Belgium confirms abstention regarding Council text from May
Parliamentary question asked by Zoé Genot in the Belgian federal parliament
The question starts at the bottom of page 10 of this file (page 14 of the pdf file). The text is available both in French and in Dutch. Note that it is a summary report, and thus does not literally contain what was said.
Update: the full transcript is available now as well (only in French for now, page 12 and onwards). This version is more complete, and the Minister says that there is no more Qualified Majority in Council.
Question (Zoé Genot, Ecolo)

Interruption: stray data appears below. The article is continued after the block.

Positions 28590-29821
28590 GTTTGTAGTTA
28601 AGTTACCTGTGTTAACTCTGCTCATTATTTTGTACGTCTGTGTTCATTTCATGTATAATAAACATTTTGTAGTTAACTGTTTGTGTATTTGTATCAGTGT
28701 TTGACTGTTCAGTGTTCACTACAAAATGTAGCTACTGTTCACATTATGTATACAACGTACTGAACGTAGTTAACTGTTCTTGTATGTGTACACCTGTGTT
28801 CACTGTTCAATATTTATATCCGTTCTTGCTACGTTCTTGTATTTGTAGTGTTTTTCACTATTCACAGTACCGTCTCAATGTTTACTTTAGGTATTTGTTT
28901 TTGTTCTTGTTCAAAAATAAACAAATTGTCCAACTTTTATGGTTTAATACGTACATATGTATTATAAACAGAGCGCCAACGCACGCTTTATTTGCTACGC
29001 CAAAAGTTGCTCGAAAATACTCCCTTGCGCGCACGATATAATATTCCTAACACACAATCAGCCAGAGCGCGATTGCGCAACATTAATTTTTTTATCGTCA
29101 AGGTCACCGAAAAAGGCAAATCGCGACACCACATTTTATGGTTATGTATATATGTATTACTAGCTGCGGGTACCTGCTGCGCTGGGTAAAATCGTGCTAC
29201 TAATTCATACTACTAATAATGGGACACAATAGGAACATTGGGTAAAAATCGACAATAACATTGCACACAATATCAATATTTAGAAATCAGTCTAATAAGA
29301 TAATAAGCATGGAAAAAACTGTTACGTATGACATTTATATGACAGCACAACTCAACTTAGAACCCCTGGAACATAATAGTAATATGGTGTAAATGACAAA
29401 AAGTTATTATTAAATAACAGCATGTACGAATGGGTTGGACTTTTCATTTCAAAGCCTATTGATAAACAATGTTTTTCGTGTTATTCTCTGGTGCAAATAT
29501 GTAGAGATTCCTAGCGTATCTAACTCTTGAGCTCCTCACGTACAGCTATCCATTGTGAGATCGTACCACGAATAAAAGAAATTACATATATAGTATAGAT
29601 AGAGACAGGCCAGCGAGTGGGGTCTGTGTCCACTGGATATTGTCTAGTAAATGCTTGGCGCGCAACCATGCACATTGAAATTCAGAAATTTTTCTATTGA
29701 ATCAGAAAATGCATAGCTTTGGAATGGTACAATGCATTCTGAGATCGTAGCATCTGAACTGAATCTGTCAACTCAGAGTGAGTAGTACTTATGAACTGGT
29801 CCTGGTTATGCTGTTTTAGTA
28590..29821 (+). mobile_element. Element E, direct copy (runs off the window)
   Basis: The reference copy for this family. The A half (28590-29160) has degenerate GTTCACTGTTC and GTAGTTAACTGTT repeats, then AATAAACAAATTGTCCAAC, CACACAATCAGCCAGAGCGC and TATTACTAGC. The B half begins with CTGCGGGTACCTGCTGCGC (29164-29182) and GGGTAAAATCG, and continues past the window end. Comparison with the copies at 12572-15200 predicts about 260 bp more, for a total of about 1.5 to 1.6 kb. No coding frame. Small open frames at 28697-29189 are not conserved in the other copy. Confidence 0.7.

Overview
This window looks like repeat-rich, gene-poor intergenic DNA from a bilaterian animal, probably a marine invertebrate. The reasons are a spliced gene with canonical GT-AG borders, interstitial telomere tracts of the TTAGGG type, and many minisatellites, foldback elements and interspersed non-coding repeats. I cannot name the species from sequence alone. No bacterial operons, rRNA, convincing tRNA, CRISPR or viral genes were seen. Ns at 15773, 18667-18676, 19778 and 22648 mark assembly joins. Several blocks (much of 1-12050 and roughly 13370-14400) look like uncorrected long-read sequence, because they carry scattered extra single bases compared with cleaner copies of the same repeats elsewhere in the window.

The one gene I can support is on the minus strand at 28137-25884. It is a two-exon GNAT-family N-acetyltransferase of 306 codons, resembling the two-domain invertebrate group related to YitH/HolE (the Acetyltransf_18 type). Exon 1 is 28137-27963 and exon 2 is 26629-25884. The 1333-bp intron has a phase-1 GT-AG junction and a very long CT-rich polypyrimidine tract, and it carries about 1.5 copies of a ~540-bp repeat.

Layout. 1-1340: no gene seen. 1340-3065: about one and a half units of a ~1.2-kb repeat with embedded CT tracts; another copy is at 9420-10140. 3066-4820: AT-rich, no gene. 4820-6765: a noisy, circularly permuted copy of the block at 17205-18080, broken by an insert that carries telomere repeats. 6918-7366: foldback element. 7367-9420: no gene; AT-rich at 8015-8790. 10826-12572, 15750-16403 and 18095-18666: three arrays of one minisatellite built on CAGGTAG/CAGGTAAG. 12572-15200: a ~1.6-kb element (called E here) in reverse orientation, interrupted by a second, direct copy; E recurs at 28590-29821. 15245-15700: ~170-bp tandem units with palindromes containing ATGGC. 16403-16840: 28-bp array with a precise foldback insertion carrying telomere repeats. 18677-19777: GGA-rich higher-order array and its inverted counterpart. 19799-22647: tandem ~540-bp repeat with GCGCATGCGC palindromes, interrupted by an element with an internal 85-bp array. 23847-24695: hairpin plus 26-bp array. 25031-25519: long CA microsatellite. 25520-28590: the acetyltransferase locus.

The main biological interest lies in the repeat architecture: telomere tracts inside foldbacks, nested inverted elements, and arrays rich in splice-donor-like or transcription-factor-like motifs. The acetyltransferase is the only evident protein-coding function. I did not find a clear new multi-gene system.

- First of all, I want to point out how important this dossier is, especially for the SMEs in our country. In May 2004, 10 of those companies asked the Parliament [note: should be Council] to take an unambiguous stance against the patentability of software. The EU Presidency is planning to affirm the political agreement from 18 May 2004 regarding software patents. Since 1 November, the relative weight of the member countries has evolved however, due to the Treaty of Assession. Are you in possession of studies regarding the negative economic impact of software patents on the Belgian economy and especially for SMEs? Based on which economic analyses do you take postion? Reportedly the Belgian standpoint has changed. What is the standpoint of our country? Has it changed since May of the this year? Do you still support the text approved by the European Parliament? If there are nuances, on which points to you plan to support the amendments of the Commission? During the EU Competitiveness Council of 18 May 2004, you predecessor, Ms Moerman, declared that the amendments 69 and 107 of the European Parliament were absolutely indispensable. Nevertheless, they were not incorporated in the Council text. What is the Belgian view on those amendments? As a result of that meeting, the minister also opposed the "risks of barriers to the interoperability of computer systems". In the current state of affairs, the Council does not offer a sufficient solution to that problem. What happened to that question of minister Moerman? Will Belgium tomorrow, during the metting of Coreper I, ask the Dutch presidency to check whether there a majority for that agreement?